Another aspect of the present invention comprehends an instruction set extension apparatus, for providing extended address mode capabilities to an existing instruction set. The instruction set extension apparatus has an escape tag, an extended address mode specifier, and extended execution logic. The escape tag is received by translation logic, and indicates that accompanying parts of a corresponding instruction prescribe an extended operation to be pefformed by a microprocessor, where the corresponding instruction has been fetched from external memory, and where the escape tag is a first opcode within the existing instruction set. The accompanying parts include a second opcode within the existing instruction set. The extended address mode specifier is coupled to the escape tag and is one of the accompanying parts. The extended address mode specifier prescribes one of a plurality of address modes that corresponds to the extended operation, where each of the plurality of extended address modes corresponds to each of a plurality of address sizes that cannot be prescribed according to the existing instruction set, and where the escape tag and the extended address mode specifier precede the accompanying parts of the corresponding instruction. The extended execution logic is coupled to the translation logic. The extended execution logic executes the extended operation using the one of the plurality of address modes.
A further aspect of the present invention provides a method for extending an existing instruction set architecture to provide for programmable specification of an extended address mode within a microprocessor. The extended address mode provides for a larger virtual memory space. The method includes fetching an extended instruction from external memory, the extended instruction including an extended tag along with an extended prefix, where the extended tag is a first opcode entity according to the existing instruction set architecture, and where first opcode entity otherwise prescribes a first operation according to the existing instruction set architecture; prescribing, via the extended prefix and remaining parts of the extended instruction, the one of plurality of extended address modes and a second operation, where each of the plurality of extended address modes corresponds to each of a plurality of address sizes, and where the existing instruction set architecture exclusively provides instructions for specifying address modes other than the each of the plurality of extended address modes, where the extended tag and extended prefix precede the remaining parts of the extended instruction, and where the remaining parts include a second opcode entity that prescribes the second operation; and executing the second operation according to the one of the plurality of extended address modes.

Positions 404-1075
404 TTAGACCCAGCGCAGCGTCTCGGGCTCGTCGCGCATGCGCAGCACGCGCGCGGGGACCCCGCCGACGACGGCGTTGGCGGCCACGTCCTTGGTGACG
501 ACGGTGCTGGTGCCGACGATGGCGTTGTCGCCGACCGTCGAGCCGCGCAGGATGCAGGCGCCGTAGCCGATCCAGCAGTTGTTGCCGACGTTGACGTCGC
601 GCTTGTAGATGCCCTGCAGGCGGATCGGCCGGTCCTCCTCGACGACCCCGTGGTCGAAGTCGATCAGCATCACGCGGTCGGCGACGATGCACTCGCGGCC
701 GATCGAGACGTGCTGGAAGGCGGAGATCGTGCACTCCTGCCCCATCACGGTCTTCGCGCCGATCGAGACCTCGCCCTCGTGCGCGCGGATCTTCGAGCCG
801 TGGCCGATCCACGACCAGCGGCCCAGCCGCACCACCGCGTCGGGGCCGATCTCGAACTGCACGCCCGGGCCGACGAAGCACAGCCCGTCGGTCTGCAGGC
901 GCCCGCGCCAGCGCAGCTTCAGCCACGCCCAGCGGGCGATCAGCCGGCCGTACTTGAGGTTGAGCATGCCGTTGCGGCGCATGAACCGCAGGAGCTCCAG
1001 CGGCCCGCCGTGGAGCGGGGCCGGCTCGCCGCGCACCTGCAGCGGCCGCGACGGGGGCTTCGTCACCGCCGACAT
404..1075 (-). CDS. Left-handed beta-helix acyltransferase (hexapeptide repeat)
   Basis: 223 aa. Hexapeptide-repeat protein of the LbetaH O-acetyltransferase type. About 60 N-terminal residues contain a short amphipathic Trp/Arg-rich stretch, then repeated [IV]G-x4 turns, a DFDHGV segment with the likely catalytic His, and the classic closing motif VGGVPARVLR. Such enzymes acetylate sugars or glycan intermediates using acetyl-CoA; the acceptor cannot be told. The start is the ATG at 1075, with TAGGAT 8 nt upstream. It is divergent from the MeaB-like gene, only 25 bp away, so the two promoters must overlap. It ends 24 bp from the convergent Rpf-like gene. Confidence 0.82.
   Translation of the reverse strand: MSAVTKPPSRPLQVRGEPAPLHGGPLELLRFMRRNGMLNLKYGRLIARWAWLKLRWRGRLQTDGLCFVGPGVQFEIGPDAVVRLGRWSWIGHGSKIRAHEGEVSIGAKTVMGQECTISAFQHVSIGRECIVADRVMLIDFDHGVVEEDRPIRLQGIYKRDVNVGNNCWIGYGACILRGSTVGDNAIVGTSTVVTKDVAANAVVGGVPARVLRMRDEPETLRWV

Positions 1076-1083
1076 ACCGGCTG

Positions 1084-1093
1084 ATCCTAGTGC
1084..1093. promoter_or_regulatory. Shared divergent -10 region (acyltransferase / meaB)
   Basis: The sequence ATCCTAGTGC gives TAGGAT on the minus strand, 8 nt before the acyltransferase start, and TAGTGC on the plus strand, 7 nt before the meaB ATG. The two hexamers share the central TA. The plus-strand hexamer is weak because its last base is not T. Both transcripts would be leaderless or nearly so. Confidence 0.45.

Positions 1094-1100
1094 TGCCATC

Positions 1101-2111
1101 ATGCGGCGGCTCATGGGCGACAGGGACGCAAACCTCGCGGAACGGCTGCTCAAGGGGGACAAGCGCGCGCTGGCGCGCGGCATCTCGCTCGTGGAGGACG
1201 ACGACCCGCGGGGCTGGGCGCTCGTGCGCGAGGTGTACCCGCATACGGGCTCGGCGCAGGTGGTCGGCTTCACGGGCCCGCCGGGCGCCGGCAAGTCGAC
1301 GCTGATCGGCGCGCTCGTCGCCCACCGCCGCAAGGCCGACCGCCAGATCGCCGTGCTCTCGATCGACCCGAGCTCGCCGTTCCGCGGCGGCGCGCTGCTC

These and other objects, features, and advantages of the present invention will become better understood with regard to the following description, and accompanying drawings where:
The following description is presented to enable one of ordinary skill in the art to make and use the present invention as provided within the context of a particular application and its requirements. Various modifications to the preferred embodiment will, however, be apparent to one skilled in the art, and the general principles discussed herein may be applied to other embodiments. Therefore, the present invention is not intended to be limited to the particular embodiments shown and described herein, but is to be accorded the widest scope consistent with the principles and novel features herein disclosed.